Sunday, October 23, 2011

Ghostbusters: The Old Good One

Ghostbusters is a franchise that has always had a pretty shaky history when it comes to video game adaptations. This probably stems from the fact that the series started in the early eighties, and there wasn't much developers could do to make a good game based on the series for primitive systems like the Atari 2600. Even though the NES or Master System could theoretically host a good Ghostbusters game, they didn't because the games were based upon earlier versions. Thankfully, when Compile developed Ghostbusters for the Sega Genesis they started from scratch and ended up making a fun game.

Compile is mostly known for the puzzle series Puyo Puyo and bunch of scrolling shooters. While Ghostbusters is neither of these things, there are some elements drawn from shooters. Basically, it is an action-platformer somewhat like a Mega Man game. The player can choose to complete the first four levels in any order, though they do have distinct difficulty levels, and when all are completed the final levels are unlocked.

The levels themselves aren't as linear as most platformers. Sure, there is a single start point and the levels end with a boss fight, but the levels have a few different paths, some of which are dead ends, and finding all of the sub-bosses and the end boss requires a bit of exploration. It's not quite Metroid, but I enjoy finding rewards for poking around, though finding a way that accidentally backtracks kinda sucks.

One of the most interesting features of the game is the monetary and shop system, which adds some useful weapons and items. Each level gives the player a certain amount of cash, which can be used in the item and weapon shops between stages. Extra money can be earned from opening safes throughout the levels and as bonuses for catching the sub-bosses.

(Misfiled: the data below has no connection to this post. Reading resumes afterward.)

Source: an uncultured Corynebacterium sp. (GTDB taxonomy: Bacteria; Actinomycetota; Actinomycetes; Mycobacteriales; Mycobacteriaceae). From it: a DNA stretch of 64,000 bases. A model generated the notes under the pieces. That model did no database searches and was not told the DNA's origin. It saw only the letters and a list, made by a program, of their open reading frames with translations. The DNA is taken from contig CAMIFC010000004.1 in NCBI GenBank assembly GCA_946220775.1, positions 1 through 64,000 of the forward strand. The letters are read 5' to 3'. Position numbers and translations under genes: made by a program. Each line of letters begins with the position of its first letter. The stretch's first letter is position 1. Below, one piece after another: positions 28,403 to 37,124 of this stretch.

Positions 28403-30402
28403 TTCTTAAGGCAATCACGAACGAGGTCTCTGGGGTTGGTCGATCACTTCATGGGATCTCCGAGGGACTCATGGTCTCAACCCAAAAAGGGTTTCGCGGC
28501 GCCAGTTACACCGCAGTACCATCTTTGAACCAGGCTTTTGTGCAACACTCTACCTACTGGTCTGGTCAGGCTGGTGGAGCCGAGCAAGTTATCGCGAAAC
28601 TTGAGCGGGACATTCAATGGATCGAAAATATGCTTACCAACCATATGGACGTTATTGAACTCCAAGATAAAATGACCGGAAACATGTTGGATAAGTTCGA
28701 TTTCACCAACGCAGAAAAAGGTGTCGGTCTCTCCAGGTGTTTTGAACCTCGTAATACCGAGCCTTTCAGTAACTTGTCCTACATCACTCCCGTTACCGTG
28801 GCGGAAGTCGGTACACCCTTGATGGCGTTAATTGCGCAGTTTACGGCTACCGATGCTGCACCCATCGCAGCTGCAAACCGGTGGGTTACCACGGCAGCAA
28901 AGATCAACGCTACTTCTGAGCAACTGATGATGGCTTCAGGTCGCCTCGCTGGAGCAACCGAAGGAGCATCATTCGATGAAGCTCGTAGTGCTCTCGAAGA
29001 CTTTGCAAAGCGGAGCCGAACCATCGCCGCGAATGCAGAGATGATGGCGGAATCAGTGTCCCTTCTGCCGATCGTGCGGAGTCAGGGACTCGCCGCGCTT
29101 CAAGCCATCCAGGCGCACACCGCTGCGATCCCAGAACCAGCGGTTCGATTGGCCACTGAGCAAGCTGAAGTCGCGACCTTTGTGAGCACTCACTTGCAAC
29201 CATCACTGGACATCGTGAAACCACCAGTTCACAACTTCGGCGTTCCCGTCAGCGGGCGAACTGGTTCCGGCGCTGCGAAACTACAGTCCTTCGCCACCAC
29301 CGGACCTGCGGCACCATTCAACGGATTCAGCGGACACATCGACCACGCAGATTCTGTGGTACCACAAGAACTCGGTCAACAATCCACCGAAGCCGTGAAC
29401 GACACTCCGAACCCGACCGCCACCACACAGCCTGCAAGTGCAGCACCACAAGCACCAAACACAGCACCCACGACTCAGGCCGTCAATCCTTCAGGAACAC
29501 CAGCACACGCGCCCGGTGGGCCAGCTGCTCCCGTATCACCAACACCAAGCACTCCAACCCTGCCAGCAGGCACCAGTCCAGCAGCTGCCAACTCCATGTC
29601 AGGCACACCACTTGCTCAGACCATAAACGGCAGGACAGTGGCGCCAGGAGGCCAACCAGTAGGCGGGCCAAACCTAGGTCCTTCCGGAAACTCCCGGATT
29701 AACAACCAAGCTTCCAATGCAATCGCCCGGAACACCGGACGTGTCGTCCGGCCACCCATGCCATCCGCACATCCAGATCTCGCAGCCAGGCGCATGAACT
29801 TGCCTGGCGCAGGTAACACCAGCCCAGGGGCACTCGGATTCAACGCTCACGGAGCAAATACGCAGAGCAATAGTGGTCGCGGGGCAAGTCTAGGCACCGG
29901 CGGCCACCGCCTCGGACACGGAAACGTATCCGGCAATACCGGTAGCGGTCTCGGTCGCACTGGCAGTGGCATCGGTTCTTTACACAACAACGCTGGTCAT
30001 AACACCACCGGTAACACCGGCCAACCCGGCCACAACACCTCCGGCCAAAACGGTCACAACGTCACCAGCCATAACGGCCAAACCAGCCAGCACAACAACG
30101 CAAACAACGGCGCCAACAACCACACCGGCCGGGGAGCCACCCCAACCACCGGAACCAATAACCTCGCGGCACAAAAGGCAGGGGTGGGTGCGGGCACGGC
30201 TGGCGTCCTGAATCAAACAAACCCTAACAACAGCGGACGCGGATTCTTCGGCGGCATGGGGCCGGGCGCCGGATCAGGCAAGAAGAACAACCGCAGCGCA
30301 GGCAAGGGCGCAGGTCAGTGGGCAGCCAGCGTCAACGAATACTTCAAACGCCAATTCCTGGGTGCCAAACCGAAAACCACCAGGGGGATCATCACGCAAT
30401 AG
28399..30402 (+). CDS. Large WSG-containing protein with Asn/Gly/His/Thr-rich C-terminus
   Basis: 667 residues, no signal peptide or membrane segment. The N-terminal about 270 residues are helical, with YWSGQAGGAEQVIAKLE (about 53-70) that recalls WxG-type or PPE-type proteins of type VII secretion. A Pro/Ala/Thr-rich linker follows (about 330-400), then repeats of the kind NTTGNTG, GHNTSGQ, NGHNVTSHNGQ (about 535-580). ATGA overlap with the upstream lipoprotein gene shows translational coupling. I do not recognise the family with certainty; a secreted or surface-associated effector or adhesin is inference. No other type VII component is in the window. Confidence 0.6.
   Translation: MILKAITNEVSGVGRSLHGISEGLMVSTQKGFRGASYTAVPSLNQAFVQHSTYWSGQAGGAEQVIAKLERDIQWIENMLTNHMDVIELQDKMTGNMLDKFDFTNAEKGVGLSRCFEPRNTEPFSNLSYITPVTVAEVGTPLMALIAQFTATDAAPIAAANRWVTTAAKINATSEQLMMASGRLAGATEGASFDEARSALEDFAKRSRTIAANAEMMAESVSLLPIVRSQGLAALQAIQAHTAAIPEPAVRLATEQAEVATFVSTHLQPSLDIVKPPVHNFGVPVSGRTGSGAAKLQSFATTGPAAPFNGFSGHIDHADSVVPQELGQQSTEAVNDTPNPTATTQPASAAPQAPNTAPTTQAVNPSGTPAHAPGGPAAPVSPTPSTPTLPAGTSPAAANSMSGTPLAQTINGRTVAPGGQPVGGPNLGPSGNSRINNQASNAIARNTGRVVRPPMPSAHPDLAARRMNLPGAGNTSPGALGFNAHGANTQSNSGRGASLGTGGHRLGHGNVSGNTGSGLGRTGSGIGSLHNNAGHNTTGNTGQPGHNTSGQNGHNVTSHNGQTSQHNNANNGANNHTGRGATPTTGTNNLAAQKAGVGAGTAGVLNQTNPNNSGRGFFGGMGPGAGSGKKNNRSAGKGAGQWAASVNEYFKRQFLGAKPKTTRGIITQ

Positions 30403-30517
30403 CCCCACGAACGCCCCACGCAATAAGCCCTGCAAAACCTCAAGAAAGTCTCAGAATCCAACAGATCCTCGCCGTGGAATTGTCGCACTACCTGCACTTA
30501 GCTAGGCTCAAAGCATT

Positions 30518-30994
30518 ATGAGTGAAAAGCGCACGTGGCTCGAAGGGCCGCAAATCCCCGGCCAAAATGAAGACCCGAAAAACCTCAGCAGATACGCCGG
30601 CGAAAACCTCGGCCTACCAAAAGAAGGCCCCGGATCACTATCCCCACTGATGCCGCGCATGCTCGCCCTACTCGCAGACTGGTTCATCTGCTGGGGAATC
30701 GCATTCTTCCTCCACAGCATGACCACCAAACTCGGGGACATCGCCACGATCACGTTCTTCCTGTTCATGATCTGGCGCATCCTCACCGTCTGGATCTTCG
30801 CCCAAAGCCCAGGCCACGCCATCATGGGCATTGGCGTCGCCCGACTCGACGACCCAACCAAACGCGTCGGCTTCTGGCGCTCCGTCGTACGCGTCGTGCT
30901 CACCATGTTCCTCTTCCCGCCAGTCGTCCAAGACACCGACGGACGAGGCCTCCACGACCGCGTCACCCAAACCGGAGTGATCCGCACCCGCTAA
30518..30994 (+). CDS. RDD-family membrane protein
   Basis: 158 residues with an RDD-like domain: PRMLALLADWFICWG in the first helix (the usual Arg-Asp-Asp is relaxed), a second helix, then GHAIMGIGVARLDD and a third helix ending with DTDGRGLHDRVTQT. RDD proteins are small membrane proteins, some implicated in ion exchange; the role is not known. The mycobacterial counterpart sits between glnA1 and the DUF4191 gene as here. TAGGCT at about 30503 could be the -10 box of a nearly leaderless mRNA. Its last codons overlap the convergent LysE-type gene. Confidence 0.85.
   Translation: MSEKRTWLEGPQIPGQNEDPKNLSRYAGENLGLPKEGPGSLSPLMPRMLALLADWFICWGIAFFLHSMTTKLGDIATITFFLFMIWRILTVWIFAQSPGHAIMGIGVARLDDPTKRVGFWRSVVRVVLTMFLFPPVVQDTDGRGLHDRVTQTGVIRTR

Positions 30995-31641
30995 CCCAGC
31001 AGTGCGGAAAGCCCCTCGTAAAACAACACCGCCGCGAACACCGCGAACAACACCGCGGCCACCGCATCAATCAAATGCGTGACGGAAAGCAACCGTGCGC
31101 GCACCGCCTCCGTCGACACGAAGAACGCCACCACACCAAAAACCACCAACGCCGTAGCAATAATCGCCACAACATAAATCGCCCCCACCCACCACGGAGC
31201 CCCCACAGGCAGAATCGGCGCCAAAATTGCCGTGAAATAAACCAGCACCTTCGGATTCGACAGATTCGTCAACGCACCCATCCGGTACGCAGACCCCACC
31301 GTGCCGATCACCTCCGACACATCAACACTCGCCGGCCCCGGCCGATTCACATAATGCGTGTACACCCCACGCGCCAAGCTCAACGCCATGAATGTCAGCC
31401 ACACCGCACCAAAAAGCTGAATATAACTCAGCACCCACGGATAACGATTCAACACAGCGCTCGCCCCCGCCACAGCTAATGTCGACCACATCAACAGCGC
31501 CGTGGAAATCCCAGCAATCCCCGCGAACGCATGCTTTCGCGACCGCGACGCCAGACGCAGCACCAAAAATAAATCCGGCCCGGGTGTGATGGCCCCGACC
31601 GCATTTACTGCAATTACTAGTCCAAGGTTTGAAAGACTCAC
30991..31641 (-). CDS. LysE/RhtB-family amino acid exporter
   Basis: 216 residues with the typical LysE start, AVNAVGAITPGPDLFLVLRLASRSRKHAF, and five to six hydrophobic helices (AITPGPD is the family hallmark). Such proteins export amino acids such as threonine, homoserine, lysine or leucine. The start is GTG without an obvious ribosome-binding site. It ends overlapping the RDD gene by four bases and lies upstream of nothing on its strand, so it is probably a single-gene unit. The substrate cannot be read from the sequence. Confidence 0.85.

The default gun only shoots a short distance and isn't particularly powerful, so the player can purchase stronger and more effective weapons, like the three-way shot. These extra weapons are really useful for defeating enemies, but they require weapon energy to be used, so the player has to be conservative with their use. For those that aren't that great at the game, the item shop offers healing items and the weapon shop offers weapon energy refills.

Even with this help, I found the game to be incredibly difficult when I played it as a child, though going back to it, it doesn't seem quite so bad. It is by no means easy, but I think this is just the sort of game that I've gotten better at since I was like eight years old, which I suppose isn't something to be proud of, but just sort of how that whole “gaining fine motor skills” and “not being a stupid kid anymore” thing goes.

An aspect of Ghostbusters that is a weird mixture between charming and off-putting is the art style. The sprites of the characters from the movie look like caricatures of the actors they are based on, which is kind of neat, but sort of bizarre and creepy. The whole “super-deformed” thing was done a lot with anime games of the era, but with real people there is just something off about it. Still, by comparison the designs for the bosses and sub-bosses are far creepier. Whether it is a palatable style or not, I like the game, and at the very least it has the Stay Puft Marshmallow Man and a decent rendition of the theme song.

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